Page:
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Balau

Botanical names: Shorea spp. Principally S. glauca, S. laevis, S. albida, S. seminis, S. maxwelliana, S. astylosa.

Family name: Dipterocarpaceae

Local names: Selangan batu No.1, alan batu (mature wood), alan bunga (juvenile wood), meraka, empenit, sengawan, alan (Sabah and Sarawak), yakal, gisok (Philippines), belangeran (Borneo), empenit thitya (Burma), chan, teng (Thailand), bangkirai (Indonesia), sen, ca-chac (Vietnam), yellow balau.
Note: The name balau is also used for some species of Hopea

Tree description and natural occurrence
Medium to large hardwoods, often buttressed, with a straight cylindrical bole between 30 and 50 m long.  These Shorea spp. grow across a diversity of site types in Indonesia, Malaysia, Thailand and the Philippines.
Wood appearance
Colour. Yellowish brown heartwood, sapwood distinctly paler.
Grain.  Varies from straight to interlocked.  Interlocking grain produces striped figure on quarter-sawn material. Texture moderately coarse but even.
Wood properties
Density. 900 kg/m3 at 12 % moisture content; approximately 1.1 m3 of seasoned, sawn timber per tonne.
Strength groups. S3 unseasoned, (SD3) seasoned.
Stress grades.  F8, F11, F14, F17 (unseasoned); F14, F17, F22, F27 (seasoned) when visually stress-graded in accordance with AS2082-2000, 'Visually stress-graded hardwood for structural purposes'. Joint groups. J2 unseasoned; JD2 seasoned.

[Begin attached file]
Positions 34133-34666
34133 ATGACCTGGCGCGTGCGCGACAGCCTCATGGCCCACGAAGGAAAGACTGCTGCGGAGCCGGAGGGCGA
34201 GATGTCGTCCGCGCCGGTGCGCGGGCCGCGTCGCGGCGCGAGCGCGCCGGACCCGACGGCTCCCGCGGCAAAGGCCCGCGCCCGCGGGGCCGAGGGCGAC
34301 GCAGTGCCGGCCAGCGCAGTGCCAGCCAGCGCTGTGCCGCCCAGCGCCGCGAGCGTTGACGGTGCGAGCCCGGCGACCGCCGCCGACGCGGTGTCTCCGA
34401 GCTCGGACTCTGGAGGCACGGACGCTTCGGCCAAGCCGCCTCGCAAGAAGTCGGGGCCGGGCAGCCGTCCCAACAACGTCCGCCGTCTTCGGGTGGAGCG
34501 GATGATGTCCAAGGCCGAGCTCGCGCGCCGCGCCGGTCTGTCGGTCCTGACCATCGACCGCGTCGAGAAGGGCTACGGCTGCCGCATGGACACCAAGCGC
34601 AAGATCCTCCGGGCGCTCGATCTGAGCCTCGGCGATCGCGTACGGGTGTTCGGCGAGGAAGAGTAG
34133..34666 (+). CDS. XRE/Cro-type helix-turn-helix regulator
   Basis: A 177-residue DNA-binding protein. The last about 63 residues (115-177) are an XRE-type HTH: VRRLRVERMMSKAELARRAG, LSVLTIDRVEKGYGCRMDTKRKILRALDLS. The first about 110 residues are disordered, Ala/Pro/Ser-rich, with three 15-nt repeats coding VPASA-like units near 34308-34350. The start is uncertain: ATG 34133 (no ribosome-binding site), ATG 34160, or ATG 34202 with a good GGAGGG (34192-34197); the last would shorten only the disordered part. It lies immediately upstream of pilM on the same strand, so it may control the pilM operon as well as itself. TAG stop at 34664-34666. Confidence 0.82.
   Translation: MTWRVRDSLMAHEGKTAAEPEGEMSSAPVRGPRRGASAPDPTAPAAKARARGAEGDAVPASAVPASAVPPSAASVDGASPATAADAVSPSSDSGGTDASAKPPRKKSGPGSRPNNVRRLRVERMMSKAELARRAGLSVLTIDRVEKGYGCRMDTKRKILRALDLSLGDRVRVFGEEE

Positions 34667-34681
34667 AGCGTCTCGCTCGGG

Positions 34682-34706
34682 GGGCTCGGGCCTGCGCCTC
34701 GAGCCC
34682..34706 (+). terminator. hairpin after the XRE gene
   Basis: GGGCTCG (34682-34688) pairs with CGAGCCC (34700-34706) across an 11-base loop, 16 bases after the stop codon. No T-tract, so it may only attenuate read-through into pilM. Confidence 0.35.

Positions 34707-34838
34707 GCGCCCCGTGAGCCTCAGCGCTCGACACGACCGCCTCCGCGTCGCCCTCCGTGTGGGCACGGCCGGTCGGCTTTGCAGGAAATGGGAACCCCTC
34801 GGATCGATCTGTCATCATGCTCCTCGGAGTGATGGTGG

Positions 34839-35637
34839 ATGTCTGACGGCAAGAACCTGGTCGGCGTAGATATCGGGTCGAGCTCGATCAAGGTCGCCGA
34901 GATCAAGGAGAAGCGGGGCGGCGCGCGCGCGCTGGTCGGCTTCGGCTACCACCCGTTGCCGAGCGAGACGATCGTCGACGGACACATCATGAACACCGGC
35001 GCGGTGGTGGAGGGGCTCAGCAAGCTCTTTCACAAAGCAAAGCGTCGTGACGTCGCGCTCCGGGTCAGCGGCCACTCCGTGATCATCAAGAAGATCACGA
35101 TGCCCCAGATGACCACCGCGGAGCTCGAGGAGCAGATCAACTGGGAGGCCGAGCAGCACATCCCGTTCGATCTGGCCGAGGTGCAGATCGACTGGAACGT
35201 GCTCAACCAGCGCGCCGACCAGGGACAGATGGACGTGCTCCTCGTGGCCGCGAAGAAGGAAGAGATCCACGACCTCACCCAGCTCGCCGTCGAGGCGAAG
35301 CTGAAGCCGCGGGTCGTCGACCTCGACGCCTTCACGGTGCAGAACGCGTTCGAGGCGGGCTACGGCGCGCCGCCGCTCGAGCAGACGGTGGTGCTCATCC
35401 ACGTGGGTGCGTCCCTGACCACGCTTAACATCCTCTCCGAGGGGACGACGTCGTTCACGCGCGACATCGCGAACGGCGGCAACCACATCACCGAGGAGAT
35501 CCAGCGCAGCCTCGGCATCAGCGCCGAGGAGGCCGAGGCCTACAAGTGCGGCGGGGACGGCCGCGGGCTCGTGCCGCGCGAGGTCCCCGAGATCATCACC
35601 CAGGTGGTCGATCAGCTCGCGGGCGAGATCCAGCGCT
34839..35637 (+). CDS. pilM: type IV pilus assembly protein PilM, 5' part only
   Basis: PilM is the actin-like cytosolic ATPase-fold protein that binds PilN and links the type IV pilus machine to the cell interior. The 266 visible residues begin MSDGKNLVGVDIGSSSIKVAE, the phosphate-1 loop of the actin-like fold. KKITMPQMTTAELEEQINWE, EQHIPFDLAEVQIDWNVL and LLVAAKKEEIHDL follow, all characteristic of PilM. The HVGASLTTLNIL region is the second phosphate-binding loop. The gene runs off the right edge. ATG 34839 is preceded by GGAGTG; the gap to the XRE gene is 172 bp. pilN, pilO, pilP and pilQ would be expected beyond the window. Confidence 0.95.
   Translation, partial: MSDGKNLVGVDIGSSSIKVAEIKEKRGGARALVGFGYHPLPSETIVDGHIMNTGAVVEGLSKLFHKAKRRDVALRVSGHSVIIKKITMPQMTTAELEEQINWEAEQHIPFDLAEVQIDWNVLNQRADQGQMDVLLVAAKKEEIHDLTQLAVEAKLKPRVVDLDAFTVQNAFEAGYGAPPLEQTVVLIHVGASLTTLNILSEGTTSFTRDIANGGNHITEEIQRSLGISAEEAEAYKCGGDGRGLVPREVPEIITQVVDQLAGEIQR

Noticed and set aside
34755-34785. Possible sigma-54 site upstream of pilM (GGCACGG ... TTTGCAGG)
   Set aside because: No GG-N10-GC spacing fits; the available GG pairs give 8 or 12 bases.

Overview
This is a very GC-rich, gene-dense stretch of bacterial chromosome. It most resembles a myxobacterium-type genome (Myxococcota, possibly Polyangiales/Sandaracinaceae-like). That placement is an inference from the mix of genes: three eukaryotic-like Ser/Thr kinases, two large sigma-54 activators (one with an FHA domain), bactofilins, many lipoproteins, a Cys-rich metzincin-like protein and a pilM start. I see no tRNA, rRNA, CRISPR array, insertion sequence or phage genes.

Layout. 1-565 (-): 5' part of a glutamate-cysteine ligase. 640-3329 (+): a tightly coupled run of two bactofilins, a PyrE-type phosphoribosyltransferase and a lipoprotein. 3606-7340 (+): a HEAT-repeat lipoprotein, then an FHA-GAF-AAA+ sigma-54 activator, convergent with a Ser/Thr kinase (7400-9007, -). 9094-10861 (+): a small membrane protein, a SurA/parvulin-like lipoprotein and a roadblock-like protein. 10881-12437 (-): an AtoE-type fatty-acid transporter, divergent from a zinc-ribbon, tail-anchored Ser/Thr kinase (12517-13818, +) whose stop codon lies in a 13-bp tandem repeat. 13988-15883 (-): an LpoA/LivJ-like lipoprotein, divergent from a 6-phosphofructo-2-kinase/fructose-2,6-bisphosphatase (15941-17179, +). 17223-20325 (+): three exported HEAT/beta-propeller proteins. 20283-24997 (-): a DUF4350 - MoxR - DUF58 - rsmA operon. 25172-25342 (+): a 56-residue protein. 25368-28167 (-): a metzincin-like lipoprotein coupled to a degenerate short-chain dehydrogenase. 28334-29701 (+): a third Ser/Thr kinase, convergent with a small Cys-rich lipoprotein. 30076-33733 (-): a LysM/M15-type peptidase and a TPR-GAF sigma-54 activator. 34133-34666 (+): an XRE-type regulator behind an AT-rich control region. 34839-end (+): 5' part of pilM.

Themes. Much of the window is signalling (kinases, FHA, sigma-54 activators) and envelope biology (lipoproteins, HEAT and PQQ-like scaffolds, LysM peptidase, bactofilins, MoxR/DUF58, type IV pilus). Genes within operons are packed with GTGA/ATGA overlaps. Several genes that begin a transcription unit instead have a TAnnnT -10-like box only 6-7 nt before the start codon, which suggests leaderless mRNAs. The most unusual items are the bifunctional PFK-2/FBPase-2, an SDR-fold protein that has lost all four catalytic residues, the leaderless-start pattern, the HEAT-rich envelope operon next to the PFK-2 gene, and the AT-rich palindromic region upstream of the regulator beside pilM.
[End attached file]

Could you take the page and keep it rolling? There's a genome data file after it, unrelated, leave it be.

Shrinkage to 12% MC. Shrinkage rates varies considerably between species.
Unit shrinkage. Not available.
Durability above-ground. Class 1 - life expectancy less than 40 years.
Durability in-ground. Class  2 - life expectancy 15 to 25 years.
Lyctine susceptibility. Untreated sapwood is susceptible to lyctine borer attack.
Termite resistance. Not resistant.
Preservation. Sapwood readily accepts preservative impregnation.
Seasoning. Care required when drying to avoid splits, checks, and distortion.
Hardness. Hard (rated 2 on a 6 class scale) in relation to resistance and ease of working with hand tools.
Machining. Resinous material gums up cutting edges, otherwise relatively easy to machine and turn.
Fixing. Pre-boring recommended when nailing.
Gluing. As with most high-density species machining and surface preparation should be done immediately before gluing.
Finishing. Satisfactory in relation to painting, staining and polishing.
Uses
Engineering. Heavy engineering.
Construction. Framing, flooring, decking, linings, joinery, fencing.
Decorative. Turnery.
Others. Boat building, vats, casks.
Identification features
General characteristics

Sapwood. Well-defined and paler than heartwood.
Heartwood. Yellow brown, brown, reddish brown
Texture. Moderately coarse, even, grain interlocked, hard to cut across end grain; end cut generally shiny; both species show a degree of lustre on a dressed surface.
Wood structure Vessels. Mostly solitary with a few radial or oblique groups, medium size, even and diffuse distribution.  Tyloses numerous.  Vessel lines present.
Parenchyma. Apotracheal - consisting mainly of irregular spaced bands and occasional short tangential lines or diffuse strands.  Paratracheal - often as incomplete vasicentric strands around the vessels, barely visible by hand lens, scant to well-defined aliform.
Rays. Fine, generally inconspicuous on the radial surface. Other features
Burning splinter test. A match size splinter burns to an ash.
Intercellular canals: Generally filled with white resin, smaller than the vessels, arranged in concentric formation. For information on technical terms consult Timber Species note No.1.
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